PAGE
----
Most traces of the once vibrant life of the past are gone now.
Your route appears mysterious, almost invisible, obscured by reflections of your own world.
Your destination is unrecognizable, blurred by the fog of time and hidden by the myriad of ways the modern world has grown up over it.
It’s easier to celebrate this 150th anniversary of the war by concentrating on what is around us rather than by trying to study only the major battle sites, monuments and museum pieces and then to arrange them in neat order.
Little unexpected discoveries await everyone in their own neighborhoods, towns and cities, because that war was a huge thing all over America and the territories.
Look around. Dig a little bit, if only in musty old newspaper archives at your local library. Go through the attic. Talk to the elderly people of today who once were the grandchildren and great-grandchildren of those who lived through that era.
What you find may surprise you. If you want, share it here in the comments to widen the perspective, both South and North.
In December 1861, fighting was busting out all over the place. Here are a few examples, mostly taken from a new (to me) and more detailed timeline at AmericanCivilWar.com.
Colonel George Washington Rains, at President Davis’s request, was looking at a site along the Augusta Canal in Georgia that would be a good place to build the Sibley Mill and Confederate Powder Works.
Out in Oklahoma, Chief Opothleyahola and his Unionist band of Creeks and Seminoles were being pursued by Confederate forces under the command of Colonel Douglas H. Cooper after being defeated in battle. The two forces would meet at Chusto-Talasah, or Caving Banks, on December 9th at Bird Creek, and at Chustenalah on the 26th at Battle Creek.
In West Virginia, which had seceded from Virginia but was not yet admitted into the Union, Confederate forces under Col. Edward Johnson occupied the top of Allegheny Mountain to defend the Staunton-Parkersburg Pike. On the 13th, they would be attacked by Brigadier General Robert Milroy’s Union forces, with inconclusive results.
On December 20, 1861, Brigadier General E.O.C. Ord, of the North, would defeat a brigade of Confederate foragers led by Brigadier General J.E.B. Stuart in the vicinity of Dranesville, Virginia.
Three days earlier, on the 17th, the battle of Rowlett’s Station had happened in Kentucky, with inconclusive results.
Union forces had a victory in Missouri on the 28th at Mount Zion Church.
If you come from or happen to live near any of those places, what has come down to us today from those events? If you’re from some other place, do you know of any history of the war there in December 1861?
Meanwhile, in Cohoes, New York
This region was very influential in the years leading up to the war and during the war itself (General Phillip Sheridan, for example, was born in Albany, New York), but it’s very difficult to get a handle on that.
In Battle Cry of Freedom, I’ve been reading about the politics in the antebellum years (in which New York often played a large role). Frankly, it makes me glad most Americans look at politics with a jaundiced eye nowadays.
Echoes of the mid-19th century American insanity remind me, just a little, of growing up in the 1950s and 1960s and hearing a great, confused shouting from all sides: America is great! America should be ashamed of herself! We must live up to our ideals! Business will save the country! Business is evil! Human rights! State’s rights! War! Peace! Power to the people (meaning power to whoever is shouting the slogan and his or her friends, all over the spectrum, at the expense of everybody else)!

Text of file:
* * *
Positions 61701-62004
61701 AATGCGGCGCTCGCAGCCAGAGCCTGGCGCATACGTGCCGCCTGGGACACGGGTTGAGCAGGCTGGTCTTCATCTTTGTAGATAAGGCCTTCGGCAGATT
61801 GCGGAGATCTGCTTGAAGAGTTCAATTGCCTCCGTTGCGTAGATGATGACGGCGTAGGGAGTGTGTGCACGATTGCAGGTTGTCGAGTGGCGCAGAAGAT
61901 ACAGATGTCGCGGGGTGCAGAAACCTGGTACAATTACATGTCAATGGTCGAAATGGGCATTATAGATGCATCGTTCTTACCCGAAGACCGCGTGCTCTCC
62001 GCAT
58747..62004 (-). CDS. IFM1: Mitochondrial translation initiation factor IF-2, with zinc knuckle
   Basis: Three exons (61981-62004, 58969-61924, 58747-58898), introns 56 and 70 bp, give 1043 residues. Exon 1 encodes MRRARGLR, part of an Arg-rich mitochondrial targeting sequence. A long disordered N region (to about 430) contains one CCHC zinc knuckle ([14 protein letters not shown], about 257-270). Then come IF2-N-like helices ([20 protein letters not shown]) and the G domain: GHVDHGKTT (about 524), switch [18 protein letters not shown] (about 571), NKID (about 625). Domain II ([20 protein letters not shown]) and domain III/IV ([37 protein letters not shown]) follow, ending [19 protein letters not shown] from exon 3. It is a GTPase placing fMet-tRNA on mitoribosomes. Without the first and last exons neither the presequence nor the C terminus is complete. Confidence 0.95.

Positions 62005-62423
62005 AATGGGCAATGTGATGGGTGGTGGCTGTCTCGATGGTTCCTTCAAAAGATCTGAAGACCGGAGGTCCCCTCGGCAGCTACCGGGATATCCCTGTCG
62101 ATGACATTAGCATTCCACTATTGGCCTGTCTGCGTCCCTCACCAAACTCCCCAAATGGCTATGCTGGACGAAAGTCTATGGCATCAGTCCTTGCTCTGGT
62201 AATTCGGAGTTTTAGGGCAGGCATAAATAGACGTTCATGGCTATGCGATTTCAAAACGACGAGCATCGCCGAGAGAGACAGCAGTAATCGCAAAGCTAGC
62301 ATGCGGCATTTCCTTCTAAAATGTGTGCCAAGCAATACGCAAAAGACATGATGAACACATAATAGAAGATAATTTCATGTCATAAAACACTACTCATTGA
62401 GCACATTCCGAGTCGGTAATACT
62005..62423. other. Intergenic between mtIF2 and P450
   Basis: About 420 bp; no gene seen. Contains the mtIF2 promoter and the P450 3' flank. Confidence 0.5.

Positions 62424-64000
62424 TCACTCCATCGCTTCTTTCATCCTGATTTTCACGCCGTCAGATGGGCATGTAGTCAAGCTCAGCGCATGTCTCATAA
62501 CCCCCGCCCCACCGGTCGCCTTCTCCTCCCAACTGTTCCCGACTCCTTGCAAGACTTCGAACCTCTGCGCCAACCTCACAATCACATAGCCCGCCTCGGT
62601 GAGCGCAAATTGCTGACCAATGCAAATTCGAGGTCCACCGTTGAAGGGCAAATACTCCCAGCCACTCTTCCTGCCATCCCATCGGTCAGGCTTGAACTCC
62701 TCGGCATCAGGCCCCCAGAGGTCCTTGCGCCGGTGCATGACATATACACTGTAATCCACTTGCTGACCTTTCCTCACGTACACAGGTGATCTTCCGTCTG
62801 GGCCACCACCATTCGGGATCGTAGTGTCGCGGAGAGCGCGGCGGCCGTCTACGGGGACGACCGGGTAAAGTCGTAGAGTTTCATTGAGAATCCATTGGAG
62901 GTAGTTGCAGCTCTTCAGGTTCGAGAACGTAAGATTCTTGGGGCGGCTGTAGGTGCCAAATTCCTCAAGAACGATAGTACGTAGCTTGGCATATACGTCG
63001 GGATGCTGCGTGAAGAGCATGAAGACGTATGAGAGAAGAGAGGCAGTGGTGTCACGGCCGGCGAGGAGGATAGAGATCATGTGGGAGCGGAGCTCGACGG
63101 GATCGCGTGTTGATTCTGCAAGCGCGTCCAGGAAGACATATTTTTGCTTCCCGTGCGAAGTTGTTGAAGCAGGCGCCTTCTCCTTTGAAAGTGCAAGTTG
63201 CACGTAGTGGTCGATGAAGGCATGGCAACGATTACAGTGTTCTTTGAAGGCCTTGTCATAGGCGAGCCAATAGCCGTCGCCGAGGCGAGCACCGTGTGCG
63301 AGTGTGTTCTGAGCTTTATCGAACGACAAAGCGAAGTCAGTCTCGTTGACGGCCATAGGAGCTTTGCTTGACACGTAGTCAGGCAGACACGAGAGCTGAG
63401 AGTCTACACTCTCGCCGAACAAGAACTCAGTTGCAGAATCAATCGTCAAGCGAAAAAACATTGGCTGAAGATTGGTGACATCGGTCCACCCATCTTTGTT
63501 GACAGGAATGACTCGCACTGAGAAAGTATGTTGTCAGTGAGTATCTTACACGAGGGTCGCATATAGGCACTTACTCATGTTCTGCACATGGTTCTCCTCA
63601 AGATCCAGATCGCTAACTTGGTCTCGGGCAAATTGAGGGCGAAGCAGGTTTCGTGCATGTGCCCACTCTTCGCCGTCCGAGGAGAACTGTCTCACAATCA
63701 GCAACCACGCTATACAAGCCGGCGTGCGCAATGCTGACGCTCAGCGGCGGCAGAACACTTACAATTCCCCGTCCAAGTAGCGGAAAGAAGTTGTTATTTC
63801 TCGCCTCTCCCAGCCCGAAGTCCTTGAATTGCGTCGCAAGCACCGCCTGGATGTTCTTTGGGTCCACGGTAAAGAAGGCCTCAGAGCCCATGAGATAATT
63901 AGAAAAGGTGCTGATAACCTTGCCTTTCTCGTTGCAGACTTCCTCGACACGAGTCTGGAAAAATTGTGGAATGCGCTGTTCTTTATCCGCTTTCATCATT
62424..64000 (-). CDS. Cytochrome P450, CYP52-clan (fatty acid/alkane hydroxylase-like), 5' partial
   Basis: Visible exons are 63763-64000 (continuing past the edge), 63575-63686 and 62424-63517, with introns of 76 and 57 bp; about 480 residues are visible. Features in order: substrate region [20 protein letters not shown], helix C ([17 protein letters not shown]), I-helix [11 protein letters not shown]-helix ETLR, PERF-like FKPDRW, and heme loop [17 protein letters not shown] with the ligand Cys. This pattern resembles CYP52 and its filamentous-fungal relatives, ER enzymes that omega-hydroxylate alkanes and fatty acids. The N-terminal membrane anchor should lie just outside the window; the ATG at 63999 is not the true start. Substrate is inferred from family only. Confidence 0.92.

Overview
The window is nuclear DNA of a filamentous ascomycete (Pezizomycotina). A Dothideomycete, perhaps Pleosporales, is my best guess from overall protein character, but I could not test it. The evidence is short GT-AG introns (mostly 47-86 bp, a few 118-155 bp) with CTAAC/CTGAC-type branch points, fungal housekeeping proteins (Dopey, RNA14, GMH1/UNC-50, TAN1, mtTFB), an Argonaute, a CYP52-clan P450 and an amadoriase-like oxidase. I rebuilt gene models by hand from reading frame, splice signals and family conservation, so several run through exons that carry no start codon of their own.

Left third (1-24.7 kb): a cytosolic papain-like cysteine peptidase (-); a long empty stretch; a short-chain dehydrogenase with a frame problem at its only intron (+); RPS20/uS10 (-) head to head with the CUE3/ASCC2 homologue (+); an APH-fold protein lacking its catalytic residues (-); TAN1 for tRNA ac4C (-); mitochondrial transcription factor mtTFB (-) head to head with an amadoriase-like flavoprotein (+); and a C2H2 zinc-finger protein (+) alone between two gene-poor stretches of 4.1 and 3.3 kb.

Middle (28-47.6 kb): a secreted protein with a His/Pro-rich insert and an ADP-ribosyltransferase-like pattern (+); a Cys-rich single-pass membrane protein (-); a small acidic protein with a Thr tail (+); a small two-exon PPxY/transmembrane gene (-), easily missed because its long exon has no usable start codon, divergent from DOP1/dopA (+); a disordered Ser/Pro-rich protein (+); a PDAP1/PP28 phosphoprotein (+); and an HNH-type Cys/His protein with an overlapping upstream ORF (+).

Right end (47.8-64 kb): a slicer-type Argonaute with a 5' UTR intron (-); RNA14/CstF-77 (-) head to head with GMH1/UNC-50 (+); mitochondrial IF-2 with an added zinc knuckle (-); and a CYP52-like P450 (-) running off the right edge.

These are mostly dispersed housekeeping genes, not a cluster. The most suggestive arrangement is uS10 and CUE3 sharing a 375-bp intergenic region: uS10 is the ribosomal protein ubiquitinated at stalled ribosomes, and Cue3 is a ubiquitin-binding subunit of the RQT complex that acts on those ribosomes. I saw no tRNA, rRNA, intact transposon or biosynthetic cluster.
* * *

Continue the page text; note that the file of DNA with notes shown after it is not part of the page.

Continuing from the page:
It sounds like things were a lot more intense and unreasonable back in antebellum America (can you imagine a time crazier than the Sixties?). It would be comical, if not for the great tragedy that resulted from that uproar.
Better to look at more humble things, like digging dirt. This can be powerful, too.
Clinton’s Ditch (The Erie Canal)
Of note, I have to focus on where I’m living currently, and that will mean, for the next several months at least, a Northern focus. After this series is over, in April 2015, I may, depending on how it has turned out, rewrite things to present both sides throughout. Then again, since this is a voyage of discovery rather than a timeline, maybe that won’t work too well.
In any event, I’m going to get into the canals of the mid-19th century soon and perforce will have to concentrate on the Erie and other canals in New York State. The antebellum years were also the peak canal building years throughout America, and there were great canals built in the South, too, in addition to the vast networks of natural waterways there even before one got to the Mississippi.
I’m not ignoring any of those, and hope to visit them in depth over the next few years. I just have to focus on the local stuff right now, and that is because I see this every time I go up to Rite-Aid here in town (click photo to enlarge):
That’s not the most perfect photo-stitch, but it accurately conveys the overall sense of a wide, flat space between two rows of narrow brick buildings that obviously were once huge (for the time) factories.
This is an odd place, dating from Victorian times yet thickly covered with a modern veneer. There aren’t many historical markers.
Over the summer and fall, I’ve researched the area and learned that this was one end of a big power canal that the Cohoes Company ran into town. In coming posts, I think it will be possible to make a connection between this little park of today and national events that led up to the Civil War.
As always, all original photographs on this blog, including those above, are mine and posted under Creative Commons – Attribution license.
Categories: American Civil War